For eight days each December they call out to me as the flame of the candles flickers out, “Remember me” they say in unison, “remember me”, in the voice of the child, an old woman, in Yiddish, in Polish, German, Czech, Latt. I want to remember but I cannot see a face reduced to ash, blended into the earth of a farm field outside Treblinka, the winter wheat remembers. I want to remember but I cannot stroke the head of a young man whose bones mingle with his brother’s, countless others sharing a mass grave, his skull and brains painting the trunks of a nearby stand of trees. I want to remember but cannot hear the sweet tenor of the cantor whose tongue was torn from his mouth for refusing to speak of the tunnels beneath his once beloved Warsaw. I want to remember the lavender scent of the young woman, fresh from the showers but there is only the stench of putrid flesh and Zyklon, of bodies crammed into the converted boxcar. I want to remember the taste of a warm challah on Shabbat eve that she lovingly shaped into a braid and pulled from the oven, but her arms were neatly removed by the surgeon before she was cast naked into the Polish winter. I want to remember them all, their names in a memorial but they are only numbers tattooed onto endless arms. The candles die and their voices fall silent for yet another year.
First Appeared in Rattle, Issue 7, Summer 1997. Reprinted in Legal Studies Forum, Vol. 29, No. 1, 2005.
As a child, a Jewish child no less, December was always a bit difficult. We had Channukah, which no Jew would dare claim grew solely to compete with Christmas, although we all knew that was precisely what had happened.
The problem was Christmas, but had nothing to do with Jesus, or the church or even its historical teachings about the supposed role we Jews played in that story, a role for which we had been paying for two millennia.
The problem was far more basic, and all you needed to do was drive down virtually any street in any city and it would be at once apparent. Christmas-celebrating homes were decked out in all colors of lights, while Jewish homes, those few who competed, were left with a palate of white and blue, or up to nine candles, and that was a guaranteed for sure last place finish in the December game.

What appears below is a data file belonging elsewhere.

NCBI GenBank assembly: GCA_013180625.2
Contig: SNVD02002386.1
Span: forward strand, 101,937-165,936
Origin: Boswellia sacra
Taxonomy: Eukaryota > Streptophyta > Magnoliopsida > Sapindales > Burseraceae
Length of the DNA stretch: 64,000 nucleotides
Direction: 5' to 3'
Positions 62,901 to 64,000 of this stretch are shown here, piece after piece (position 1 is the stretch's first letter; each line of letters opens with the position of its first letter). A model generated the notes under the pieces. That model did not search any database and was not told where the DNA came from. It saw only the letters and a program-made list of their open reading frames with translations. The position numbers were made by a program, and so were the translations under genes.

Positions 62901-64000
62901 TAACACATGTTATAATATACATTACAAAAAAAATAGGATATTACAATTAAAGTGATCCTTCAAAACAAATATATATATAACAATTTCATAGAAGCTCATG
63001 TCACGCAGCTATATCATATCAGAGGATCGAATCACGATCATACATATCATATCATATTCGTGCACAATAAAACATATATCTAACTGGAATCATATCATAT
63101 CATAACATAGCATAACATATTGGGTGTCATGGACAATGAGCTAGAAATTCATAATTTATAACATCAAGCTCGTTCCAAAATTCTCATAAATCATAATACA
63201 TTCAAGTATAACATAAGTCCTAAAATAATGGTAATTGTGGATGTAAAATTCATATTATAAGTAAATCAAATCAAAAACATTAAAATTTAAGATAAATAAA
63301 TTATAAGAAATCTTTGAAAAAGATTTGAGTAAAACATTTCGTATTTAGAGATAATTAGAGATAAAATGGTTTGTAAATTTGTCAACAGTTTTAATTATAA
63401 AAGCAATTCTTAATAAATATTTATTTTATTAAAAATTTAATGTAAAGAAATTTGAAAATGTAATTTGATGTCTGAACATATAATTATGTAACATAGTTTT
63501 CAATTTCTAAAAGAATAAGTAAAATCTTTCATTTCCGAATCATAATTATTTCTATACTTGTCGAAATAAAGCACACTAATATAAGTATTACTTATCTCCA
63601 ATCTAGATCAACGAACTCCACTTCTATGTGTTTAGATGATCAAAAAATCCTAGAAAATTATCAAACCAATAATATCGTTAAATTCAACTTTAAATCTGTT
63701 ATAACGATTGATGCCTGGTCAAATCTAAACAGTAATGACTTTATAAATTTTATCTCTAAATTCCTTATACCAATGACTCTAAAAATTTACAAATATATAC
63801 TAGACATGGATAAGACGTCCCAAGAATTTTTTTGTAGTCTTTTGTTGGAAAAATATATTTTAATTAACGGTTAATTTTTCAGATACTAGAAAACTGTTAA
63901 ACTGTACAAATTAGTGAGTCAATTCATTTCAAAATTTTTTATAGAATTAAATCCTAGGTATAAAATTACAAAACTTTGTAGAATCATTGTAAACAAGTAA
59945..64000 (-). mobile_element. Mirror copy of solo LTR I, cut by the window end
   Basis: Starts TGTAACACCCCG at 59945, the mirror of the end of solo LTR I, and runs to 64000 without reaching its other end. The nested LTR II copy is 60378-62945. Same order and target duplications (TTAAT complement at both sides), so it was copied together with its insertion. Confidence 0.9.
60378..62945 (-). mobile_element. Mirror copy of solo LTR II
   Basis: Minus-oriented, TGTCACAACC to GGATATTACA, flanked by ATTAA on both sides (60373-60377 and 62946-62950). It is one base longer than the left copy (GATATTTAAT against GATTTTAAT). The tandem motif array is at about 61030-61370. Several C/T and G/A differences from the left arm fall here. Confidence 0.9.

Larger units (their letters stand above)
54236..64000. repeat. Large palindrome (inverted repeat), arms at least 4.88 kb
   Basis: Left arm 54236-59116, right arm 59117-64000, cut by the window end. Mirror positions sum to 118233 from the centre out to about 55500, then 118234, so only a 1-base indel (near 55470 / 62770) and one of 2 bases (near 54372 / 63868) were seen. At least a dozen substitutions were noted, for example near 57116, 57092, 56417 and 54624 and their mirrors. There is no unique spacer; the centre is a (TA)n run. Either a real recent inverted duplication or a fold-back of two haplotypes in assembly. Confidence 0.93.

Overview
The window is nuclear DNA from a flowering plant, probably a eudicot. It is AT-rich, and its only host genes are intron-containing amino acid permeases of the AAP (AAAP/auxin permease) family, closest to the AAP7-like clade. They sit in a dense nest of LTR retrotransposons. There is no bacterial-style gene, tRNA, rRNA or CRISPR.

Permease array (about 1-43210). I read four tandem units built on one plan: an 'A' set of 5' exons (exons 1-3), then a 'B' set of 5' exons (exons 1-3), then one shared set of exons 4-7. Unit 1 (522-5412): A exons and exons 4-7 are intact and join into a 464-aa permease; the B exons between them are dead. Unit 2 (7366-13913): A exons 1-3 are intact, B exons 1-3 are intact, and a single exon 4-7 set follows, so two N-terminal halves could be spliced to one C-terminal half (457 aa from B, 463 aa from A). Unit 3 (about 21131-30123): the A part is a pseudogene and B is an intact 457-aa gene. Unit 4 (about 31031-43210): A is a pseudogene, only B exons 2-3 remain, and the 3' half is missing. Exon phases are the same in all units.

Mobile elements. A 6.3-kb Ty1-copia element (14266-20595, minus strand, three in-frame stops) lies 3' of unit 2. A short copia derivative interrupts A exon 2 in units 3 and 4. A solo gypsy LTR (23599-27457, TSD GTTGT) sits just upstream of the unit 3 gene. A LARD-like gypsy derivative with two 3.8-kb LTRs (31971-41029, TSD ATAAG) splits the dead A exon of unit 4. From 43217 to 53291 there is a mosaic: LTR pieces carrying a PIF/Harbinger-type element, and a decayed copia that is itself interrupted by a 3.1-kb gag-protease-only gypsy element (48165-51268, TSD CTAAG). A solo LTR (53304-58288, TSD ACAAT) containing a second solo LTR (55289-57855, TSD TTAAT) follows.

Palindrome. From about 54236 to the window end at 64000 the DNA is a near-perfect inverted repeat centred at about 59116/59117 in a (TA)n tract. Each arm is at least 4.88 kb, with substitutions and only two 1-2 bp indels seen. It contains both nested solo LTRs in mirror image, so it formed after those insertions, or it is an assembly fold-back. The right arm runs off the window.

I am pressed into a seat that would conform only to the body of some alien creature, or so it seems, for hours into a flight that increasingly seems eternal, particularly for the baby two rows back, who, like me would much rather be anywhere else. The crew dims the cabin lights the universal indicator of “Don’t think of bothering us, we fed you and will give you a snack in the morning, only if you behave, so off to sleep with you all.” As my back and neck rebel, I remind myself it could be far worse, the food poisoned, perhaps, not merely inedible, for this, despite appearances, is only the second ring of hell.
Richard Wilbur lives in Massachusetts and in Key West, Florida according to his dust jackets. If you set sail westward from San Diego you may find your dream of China, of the endless wall which draws the stares and wonder more foreboding more forbidden even than the city, which you visit to sate yourself of lights, sirens and the blood heat of steam grates. It is far easier than digging and far less dirty, and the walls of the sea rise more slowly. Once it was a risky journey the danger of the edge looming over the horizon, but then digging was no option, pushing deeper with your crude shovel, knees bloody, until, at last, you broke through with dreams of the dragon as you fell into the limitless void. Now you sail with dreams of the Pacific sky, although water has no need of names. The poet has grandchildren now, and it is to them to dream of the China that was.
First appeared in Midnight Mind, Number Two (2001) and again in The Right to Depart, Plainview Press, (2008)
If Einstein was correct relatively speaking, the arrow of time, rusted in place, indomitable, can be freed, torn from its mooring and set adrift defying its natural inclination.
As the lights of Seoul were engulfed by a blanket of clouds which in turn ebbed, revealing a universe spread out, and I settled slowly into sleep, Thursday faded into dreams.
First sun sliced through the interstices of the shades as fog dissipated from San Francisco Bay. Like Jonah, having atoned, I crawled from the belly of a great beast,
metallic Sheol, and stepped
into a Ninevah of glass and steel, rubbing eyes, rejecting day. Stumbling the corridors and down a ramp I slid into my seat. As gravity was again defied, Thursday unfolded, inviting but having learned nothing I faded into dreams.